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SQL Join

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So far, we've been looking at queries that retrieve data from single table at a time. Single table queries are useful but they do not exploit the full power of the SQL language. SQL is relational database query language and as such, one of its most important features is its ability to retrieve information from several different related tables. In relational database terms, this process is called a join. The tables to be joined are named in the From clause of the Select with each table name separated by a comma. The relationships between the tables in a join are defined by the predicate in the Where clause. The predicate can refer to any column from the joined tables to form the relations.

Example

SELECT EmployeeAddressTable.EmployeeIDNo,
EmployeeAddressTable.FirstName,
EmployeeAddressTable.LastName,
EmployeeStatisticsTable.Salary
FROM EmployeeAddressTable, EmployeeStatisticsTable
WHERE EmployeeAddressTable.EmployeeIDNo = EmployeeStatisticsTable.EmployeeIDNo

The preceding example retrieves id, first name, last name and salary of employee. Salary field comes from joined table. This SQL statement would return all rows from the EmployeeAddressTable and EmployeeStatisticsTable tables where there is a matching EmployeeIDNo value in both the EmployeeAddressTable and EmployeeStatisticsTable tables.

Inner Join

It is, in fact, the most common type of join. Inner joins return all rows from multiple tables where the join condition is met. There must be a matching value in a field common to both tables. An Inner Join cannot be nested inside a Left Join or Right Join.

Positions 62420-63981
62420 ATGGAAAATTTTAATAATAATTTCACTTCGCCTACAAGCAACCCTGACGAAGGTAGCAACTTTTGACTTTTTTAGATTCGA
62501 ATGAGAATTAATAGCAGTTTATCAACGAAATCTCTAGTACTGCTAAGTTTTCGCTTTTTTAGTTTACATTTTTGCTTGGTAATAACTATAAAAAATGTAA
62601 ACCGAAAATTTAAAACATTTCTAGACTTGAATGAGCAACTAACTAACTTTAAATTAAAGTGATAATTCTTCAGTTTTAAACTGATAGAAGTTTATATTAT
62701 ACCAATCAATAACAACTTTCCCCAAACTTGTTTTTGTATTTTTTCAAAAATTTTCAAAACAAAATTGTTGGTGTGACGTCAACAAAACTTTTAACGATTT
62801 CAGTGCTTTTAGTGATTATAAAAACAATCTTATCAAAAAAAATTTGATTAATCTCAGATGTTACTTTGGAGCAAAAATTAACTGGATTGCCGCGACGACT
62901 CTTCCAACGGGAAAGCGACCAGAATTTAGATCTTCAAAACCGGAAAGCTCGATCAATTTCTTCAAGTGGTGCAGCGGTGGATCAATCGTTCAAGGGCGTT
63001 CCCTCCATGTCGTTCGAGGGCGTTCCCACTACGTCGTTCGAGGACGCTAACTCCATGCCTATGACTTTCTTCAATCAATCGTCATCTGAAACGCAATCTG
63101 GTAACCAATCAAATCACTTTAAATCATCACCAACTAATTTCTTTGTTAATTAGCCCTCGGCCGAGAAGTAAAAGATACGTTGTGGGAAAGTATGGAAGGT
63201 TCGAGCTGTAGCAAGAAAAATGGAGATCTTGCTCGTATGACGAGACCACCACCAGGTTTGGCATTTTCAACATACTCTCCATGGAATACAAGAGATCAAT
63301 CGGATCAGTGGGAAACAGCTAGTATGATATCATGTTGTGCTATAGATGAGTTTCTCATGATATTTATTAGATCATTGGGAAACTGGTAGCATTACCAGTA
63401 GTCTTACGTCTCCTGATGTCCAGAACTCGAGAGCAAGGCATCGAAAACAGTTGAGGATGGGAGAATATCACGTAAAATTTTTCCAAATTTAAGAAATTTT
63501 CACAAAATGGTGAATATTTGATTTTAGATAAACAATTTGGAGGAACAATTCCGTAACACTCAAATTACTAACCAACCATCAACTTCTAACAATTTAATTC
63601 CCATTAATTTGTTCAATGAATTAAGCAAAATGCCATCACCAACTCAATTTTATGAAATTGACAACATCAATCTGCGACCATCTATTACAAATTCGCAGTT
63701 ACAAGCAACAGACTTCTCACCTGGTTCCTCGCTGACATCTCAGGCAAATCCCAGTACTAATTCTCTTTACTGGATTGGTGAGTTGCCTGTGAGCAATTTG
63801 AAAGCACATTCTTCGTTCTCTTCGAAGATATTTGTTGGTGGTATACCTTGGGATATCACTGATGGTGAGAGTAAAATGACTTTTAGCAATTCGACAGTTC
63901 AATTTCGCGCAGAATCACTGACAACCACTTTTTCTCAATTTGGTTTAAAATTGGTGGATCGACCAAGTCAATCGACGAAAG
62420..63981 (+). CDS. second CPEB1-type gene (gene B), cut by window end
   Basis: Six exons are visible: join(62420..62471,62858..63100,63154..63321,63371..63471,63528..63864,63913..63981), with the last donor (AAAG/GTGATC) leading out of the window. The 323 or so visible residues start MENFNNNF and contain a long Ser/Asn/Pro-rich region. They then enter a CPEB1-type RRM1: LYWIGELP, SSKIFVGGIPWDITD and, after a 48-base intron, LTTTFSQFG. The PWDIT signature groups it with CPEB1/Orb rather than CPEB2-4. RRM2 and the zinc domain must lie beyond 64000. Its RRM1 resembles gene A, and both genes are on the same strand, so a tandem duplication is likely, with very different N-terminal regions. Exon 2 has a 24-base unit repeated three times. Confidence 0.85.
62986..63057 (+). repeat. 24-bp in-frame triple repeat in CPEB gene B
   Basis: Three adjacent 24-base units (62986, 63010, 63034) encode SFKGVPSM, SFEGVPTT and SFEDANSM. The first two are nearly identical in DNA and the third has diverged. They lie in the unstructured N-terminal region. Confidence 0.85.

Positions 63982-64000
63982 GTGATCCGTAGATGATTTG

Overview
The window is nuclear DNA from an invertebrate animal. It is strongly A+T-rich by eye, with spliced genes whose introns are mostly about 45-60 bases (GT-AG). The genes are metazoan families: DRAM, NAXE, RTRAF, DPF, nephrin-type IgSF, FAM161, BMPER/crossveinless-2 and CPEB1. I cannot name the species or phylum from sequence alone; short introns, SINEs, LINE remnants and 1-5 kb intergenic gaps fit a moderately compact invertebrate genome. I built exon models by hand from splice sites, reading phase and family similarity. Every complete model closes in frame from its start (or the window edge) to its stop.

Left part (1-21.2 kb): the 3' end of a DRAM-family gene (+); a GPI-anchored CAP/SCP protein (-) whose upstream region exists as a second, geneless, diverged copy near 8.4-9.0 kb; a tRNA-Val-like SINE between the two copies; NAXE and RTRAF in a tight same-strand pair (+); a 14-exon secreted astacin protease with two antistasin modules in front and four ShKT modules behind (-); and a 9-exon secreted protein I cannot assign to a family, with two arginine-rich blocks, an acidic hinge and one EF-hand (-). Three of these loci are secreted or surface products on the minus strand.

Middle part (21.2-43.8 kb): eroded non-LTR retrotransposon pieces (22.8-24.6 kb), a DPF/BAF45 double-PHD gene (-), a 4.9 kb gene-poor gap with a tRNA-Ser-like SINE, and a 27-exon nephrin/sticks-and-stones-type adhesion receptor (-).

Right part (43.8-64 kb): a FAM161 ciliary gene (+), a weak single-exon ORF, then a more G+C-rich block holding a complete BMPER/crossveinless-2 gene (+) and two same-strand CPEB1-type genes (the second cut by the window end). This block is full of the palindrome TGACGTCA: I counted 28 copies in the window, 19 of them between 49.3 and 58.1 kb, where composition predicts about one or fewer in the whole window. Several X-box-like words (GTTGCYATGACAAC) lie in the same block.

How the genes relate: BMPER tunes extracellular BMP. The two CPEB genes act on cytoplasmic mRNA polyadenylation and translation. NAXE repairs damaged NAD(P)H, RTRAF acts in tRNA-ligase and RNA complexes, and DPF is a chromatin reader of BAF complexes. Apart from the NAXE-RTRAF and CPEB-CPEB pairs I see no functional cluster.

SELECT EmployeeAddressTable.EmployeeIDNo,
EmployeeAddressTable.FirstName,
EmployeeAddressTable.LastName,
EmployeeStatisticsTable.Salary
FROM EmployeeAddressTable INNER JOIN EmployeeStatisticsTable
ON EmployeeAddressTable.EmployeeIDNo = EmployeeStatisticsTable.EmployeeIDNo

With the Inner Join operator, any relational comparison operator can be used in the ON clause: =, <, >, <=, >=, or <>. The above example returns all cases where the value in the 'EmployeeID' field of the 'Employee' table matches the 'EmployeeID' field of the 'EmployeeStatisticsTable' table. If there are rows in EmployeeAddressTable that do not have matches in EmployeeStatisticsTable, those rows will not be listed.

Left Join

The Left Join operator is used to create a left outer join and includes all of the records from the first (left) of the two tables, even if there are no matching values for records in the second.

SELECT EmployeeAddressTable.EmployeeIDNo,
EmployeeAddressTable.FirstName,
EmployeeAddressTable.LastName,
EmployeeStatisticsTable.Salary
FROM EmployeeStatisticsTable LEFT JOIN EmployeeAddressTable
ON EmployeeAddressTable.EmployeeIDNo = EmployeeStatisticsTable.EmployeeIDNo

This SQL statement returns all the rows from the first table (EmployeeStatisticsTable), even if there are no matches in the second table (EmployeeAddressTable). If there are rows in EmployeeStatisticsTable that do not have matches in EmployeeAddressTable, those rows also will be listed. In the result set they will be displayed as .

Right Join

The Right Join operator is used to create a right outer join and includes all of the records from the second (right) of the two tables, even if there are no matching values for records in the first.

SELECT EmployeeAddressTable.EmployeeIDNo,
EmployeeAddressTable.FirstName,
EmployeeAddressTable.LastName,
EmployeeStatisticsTable.Salary
FROM EmployeeStatisticsTable RIGHT JOIN EmployeeAddressTable
ON EmployeeAddressTable.EmployeeIDNo = EmployeeStatisticsTable.EmployeeIDNo

This example of a Right Join returns all the rows from the second table (EmployeeAddressTable), even if there are no matches in the first table (EmployeeStatisticsTable). If there had been any rows in EmployeeAddressTable that did not have matches in EmployeeStatisticsTable, those rows also would have been listed.


If you'd like to see how it works, enter SQL statement and press Execute
 




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